Last year, Germany’s chancellor, Angela Merkel, warned: “Nobody should believe that another half-century of peace in Europe is a given. If the euro collapses, Europe collapses. That can’t happen.” But there is now a risk that the euro, the 10-year-old common European currency, might indeed collapse. The trigger could turn out to be last weekend’s election in Greece.
New Democracy and PASOK, the centre-right and centre-left parties that have alternated in power since democracy returned to Greece in 1974, were abandoned by voters in revolt against the savage austerity measures that those parties had accepted in order to keep the country in the euro. The beneficiaries were radical parties of the extreme right and left.
Most shocking was the rise of the neo-fascist Golden Dawn party. Its shaven-headed street fighters give the Nazi salute and systematically attack immigrants on the streets—and it got seven percent of the vote. Golden Dawn, together with two other ultra-nationalist parties that are equally hostile to immigrants, the euro, and indeed the European Union itself, got the votes of one Greek in five.
Even more Greeks backed the hard-left parties which also reject the deal with the EU and the International Monetary Fund that gave Athens enough money (174 billion euros—$225 billion) to go on paying its immense debts. The price was brutal cuts in domestic spending in Greece, and the voters revolted against it.
Greek incomes have fallen sharply, and one-quarter of the workforce is unemployed. It’s not a recession in Greece, it’s a full-blown depression, and Greek voters don’t want to hear about how massive foreign borrowing and corruption at home got them into this mess. They just want it to stop.
The main target for their ire is the deal that forced this austerity on Greece, and the chief victims have been the two traditionally dominant centrist parties that signed it. Between them, three years ago, they got almost 80 percent of the vote. This time they got just over 30 percent. The missing 50 percent mostly went to parties of the extreme right or radical left that reject the deal.
Those parties are too far apart on other issues to form a government in Athens with majority support in parliament, so there will probably be another election in June. If no coalition that will abide by the deal comes out of that election, then the EU will halt its financial aid to Greece—and when the next big payment on the country’s debt comes due at the end of June, Greece will default.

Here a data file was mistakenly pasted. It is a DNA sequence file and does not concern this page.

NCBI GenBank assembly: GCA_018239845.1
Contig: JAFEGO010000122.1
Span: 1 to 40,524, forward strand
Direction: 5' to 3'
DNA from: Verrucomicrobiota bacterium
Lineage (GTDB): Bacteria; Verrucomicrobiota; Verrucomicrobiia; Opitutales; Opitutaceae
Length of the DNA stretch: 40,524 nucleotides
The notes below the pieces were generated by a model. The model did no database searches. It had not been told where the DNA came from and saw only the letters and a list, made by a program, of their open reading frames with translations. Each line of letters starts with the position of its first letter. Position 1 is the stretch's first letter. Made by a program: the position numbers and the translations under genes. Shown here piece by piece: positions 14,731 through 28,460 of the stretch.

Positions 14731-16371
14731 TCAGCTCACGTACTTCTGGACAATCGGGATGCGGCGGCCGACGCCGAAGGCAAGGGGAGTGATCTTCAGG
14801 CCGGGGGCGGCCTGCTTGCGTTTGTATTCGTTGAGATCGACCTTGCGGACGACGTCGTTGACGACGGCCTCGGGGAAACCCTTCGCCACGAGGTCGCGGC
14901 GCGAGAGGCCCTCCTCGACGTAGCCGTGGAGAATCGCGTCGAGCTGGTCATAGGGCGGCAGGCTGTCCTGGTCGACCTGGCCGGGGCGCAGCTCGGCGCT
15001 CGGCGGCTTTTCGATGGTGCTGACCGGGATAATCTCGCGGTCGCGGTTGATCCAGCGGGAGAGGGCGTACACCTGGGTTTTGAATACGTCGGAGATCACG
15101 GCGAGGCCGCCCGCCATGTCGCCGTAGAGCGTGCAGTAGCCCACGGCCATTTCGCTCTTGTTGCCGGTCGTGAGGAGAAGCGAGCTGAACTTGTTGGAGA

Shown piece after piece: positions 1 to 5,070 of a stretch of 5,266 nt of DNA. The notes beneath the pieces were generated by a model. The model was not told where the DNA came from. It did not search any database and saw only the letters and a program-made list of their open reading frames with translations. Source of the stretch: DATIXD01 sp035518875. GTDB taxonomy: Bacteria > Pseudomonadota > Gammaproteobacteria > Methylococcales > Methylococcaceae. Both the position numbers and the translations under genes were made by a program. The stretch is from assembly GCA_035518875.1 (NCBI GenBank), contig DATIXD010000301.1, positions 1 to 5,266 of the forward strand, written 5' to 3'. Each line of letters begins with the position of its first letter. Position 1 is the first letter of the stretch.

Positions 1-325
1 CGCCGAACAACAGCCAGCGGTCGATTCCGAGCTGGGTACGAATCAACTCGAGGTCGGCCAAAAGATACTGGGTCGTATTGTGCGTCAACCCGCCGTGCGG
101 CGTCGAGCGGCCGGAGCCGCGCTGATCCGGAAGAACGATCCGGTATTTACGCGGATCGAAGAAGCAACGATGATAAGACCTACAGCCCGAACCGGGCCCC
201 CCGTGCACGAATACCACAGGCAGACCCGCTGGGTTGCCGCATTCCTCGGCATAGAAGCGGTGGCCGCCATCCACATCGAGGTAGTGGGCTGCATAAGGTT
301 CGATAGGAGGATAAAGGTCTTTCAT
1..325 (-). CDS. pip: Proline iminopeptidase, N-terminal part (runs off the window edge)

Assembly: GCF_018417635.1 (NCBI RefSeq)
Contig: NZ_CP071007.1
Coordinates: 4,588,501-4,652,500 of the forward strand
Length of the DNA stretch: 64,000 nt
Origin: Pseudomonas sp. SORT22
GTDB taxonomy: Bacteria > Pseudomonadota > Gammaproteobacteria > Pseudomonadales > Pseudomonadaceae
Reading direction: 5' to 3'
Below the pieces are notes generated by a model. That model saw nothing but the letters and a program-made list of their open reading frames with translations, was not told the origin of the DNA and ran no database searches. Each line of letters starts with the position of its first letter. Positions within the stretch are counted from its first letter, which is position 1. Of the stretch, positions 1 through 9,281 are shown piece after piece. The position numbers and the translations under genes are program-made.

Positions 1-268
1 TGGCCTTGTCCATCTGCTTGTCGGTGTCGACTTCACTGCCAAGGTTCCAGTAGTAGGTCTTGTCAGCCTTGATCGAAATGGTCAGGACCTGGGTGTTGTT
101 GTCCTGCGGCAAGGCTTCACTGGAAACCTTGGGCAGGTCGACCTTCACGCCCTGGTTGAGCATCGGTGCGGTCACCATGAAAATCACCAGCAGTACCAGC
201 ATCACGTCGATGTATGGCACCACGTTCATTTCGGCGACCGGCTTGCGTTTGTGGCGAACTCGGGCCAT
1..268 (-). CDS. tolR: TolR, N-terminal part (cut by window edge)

This raises two questions. What will happen to Greece if it defaults on its debts and crashes out of the euro? More importantly, what will then happen to the common currency, and to the European Union itself?
Countries that default on their debts have a very hard time. When Argentina defaulted in 2001, there was a 60-percent fall in domestic consumption. Bank accounts were frozen, supermarkets emptied, and imported goods disappeared from the market. Inflation soared, jobs disappeared, and by 2003 more than half the population was living below the poverty line.
On the other hand, Greece is experiencing a good deal of this misery already. Unemployment is as bad as Argentina’s was at its worst. But in a few years, freed from its burden of insupportable debt, Argentina’s economy took off. Foreign banks started lending to it again, and for nine years now its GDP has grown at around eight percent a year.
Many Greek voters think they can renegotiate the deal with the EU and stay in the euro. That is almost certainly untrue. But in the end, default may turn out to be better for them than staying in the euro and suffering endless austerity while trying to pay off an impossible load of debt.
The bigger question is, what happens to the euro if Greece leaves? The common currency was conceived as a vehicle for achieving the “ever closer union” that most EU politicians used to orate about, but that was putting the cart before the horse. Without a single authority that can enforce the necessary fiscal and budgetary disciplines, such a currency is bound to fail.
On May 7, Jacques Attali, a former adviser to the late French president François Mitterrand, said that the euro will not last five more years “unless there is a single European state”. He’s probably right, but there is obviously not going to be a single European state in five years’ time.
Therefore, by Attali’s own logic, the euro as we know it is doomed. But Angela Merkel is probably wrong: that is unlikely to spell the end of the European Union itself. The EU survived perfectly well for 40 years without a single currency.
The Greeks will probably be using new drachmas before long. The Spanish may also be back to pesetas and the Italians to lire before we are much older. Perhaps the euro will survive as the common currency of the rich and efficient economies of northern Europe, and perhaps not. But the demise of the euro would not mean the end of the EU or of peace in Europe.